Documentaries – research

Documentary film is a broad category of moving pictures intended to document some aspect of reality. A “documentary film” was originally a movie shot on film stock—the only medium available—but now includes video and digital productions that can be either direct-to-video or made for a television program. “Documentary” has been described as a “filmmaking practice, a cinematic tradition, and mode of audience reception” that is continually evolving and is without clear boundaries.

In the 1900 film production was dominated by the novelty of showing an event. Many of the films made back then were filmed in a single shot, and they usually had a very simple theme: a train entering a station, a boat docking…These type of movies were called “actuality” films, and the term “documentary” appeared later on, in 1926.

Searching on the internet about documentary films I’ve found out a very good website with many interesting information:  http://www.filmsite.org/docfilms.html

Documentary films have comprised a very broad and diverse category of films. Examples of documentary forms include the following:

  • ‘biographical’ films about a living or dead person (Madonna, John Lennon, Muhammad Ali – When We Were Kings (1996), Robert Crumb, Stephen Hawking in A Brief History of Time (1992), or Glenn Gould)
  • a well-known event (Waco, Texas incident, the Holocaust, the Shackleton expedition to the Antarctic)
  • a concert or rock festival (Woodstock or Altamont rock concerts (Woodstock (1970) and Gimme Shelter (1970)), The Song Remains the Same (1976), Stop Making Sense (1984), Madonna: Truth or Dare (1991))
  • a comedy show (Richard Pryor or Eddie Murphy shows)
  • a live performance (Cuban musicians as in Buena Vista Social Club (1998), or the stage show Cirque du Soleil-Journey of Man (2000))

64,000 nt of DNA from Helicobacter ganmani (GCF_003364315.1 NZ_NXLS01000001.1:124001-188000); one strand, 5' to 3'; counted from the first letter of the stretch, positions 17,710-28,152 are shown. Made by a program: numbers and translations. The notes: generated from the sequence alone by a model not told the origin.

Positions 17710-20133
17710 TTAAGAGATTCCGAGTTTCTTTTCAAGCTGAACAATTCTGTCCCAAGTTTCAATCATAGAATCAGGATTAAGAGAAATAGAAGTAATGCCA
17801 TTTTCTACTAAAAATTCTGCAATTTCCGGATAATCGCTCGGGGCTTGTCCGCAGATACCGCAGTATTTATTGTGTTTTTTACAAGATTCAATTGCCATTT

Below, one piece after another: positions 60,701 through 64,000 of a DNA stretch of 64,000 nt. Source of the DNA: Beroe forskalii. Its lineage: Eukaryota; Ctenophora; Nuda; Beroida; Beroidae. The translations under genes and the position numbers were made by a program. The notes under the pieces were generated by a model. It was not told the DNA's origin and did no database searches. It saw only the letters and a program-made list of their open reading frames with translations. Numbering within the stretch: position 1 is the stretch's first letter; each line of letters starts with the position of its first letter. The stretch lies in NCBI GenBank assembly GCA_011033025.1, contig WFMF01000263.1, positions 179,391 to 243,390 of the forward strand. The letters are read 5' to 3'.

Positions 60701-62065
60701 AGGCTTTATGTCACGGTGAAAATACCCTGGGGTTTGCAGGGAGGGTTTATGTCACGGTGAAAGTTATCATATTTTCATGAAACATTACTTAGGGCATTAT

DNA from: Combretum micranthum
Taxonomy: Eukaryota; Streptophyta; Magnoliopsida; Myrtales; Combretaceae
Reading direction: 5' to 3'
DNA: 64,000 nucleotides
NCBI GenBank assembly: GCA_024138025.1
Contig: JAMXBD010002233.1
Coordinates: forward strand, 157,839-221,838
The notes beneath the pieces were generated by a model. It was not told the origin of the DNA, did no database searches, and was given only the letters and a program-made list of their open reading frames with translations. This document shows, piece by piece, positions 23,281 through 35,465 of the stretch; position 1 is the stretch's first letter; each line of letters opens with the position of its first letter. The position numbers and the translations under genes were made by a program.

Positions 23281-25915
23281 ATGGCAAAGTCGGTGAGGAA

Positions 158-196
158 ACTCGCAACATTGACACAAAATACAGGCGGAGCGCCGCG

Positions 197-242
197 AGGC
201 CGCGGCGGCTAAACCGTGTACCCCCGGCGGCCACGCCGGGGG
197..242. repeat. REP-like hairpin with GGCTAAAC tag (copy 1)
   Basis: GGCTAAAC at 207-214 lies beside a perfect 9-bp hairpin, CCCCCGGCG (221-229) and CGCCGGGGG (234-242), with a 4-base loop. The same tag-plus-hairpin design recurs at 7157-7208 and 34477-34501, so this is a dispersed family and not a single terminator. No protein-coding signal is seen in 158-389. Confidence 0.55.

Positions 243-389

• a sociological or ethnographic examination following the lives of individuals over a period of time (e.g., Michael Apted’s series of films: 28 Up (1984), 35 Up (1992) and 42 Up (1999), or Steve James’ Hoop Dreams (1994))
  • an expose including interviews (e.g., Michael Moore’s social concerns films)
  • a sports documentary (extreme sports, such as Extreme (1999) or To the Limit (1989), or surfing, such as in The Endless Summer (1966))
  • a compilation film of collected footage from government sources
  • a ‘making of’ film (such as the one regarding the filming of Apocalypse Now (1979), or Fitzcarraldo (1982))
  • an examination of a specific subject area (e.g., nature- or science-related themes, or historical surveys, such as The Civil War, Jazz, Baseball, or World War II, etc.)
  • spoof documentaries, termed ‘mockumentaries’ (such as This is Spinal Tap (1984), Zelig (1983), and Best in Show (2000))

Originally, the earliest documentaries in the US and France were either short newsreels, instructional pictures, records of current events, or travelogues (termed actualities) without any creative story-telling, narrative, or staging. The first attempts at film-making, by the Lumiere Brothers and others, were literal documentaries, e.g., a train entering a station, factory workers leaving a plant, etc.

The first documentary re-creation, Sigmund Lubin’s one-reel The Unwritten Law (1907) (subtitled “A Thrilling Drama Based on the Thaw-White Tragedy”) dramatized the true-life murder — on June 25, 1906 — of prominent architect Stanford White by mentally unstable and jealous millionaire husband Harry Kendall Thaw over the affections of showgirl Evelyn Nesbit (who appeared as herself). [Alluring chorine Nesbit would become a brief sensation, and the basis for Richard Fleischer’s biopic film The Girl in the Red Velvet Swing (1955), portrayed by Joan Collins, and E.L. Doctorow’s musical and film Ragtime (1981), portrayed by an Oscar-nominated Elizabeth McGovern.]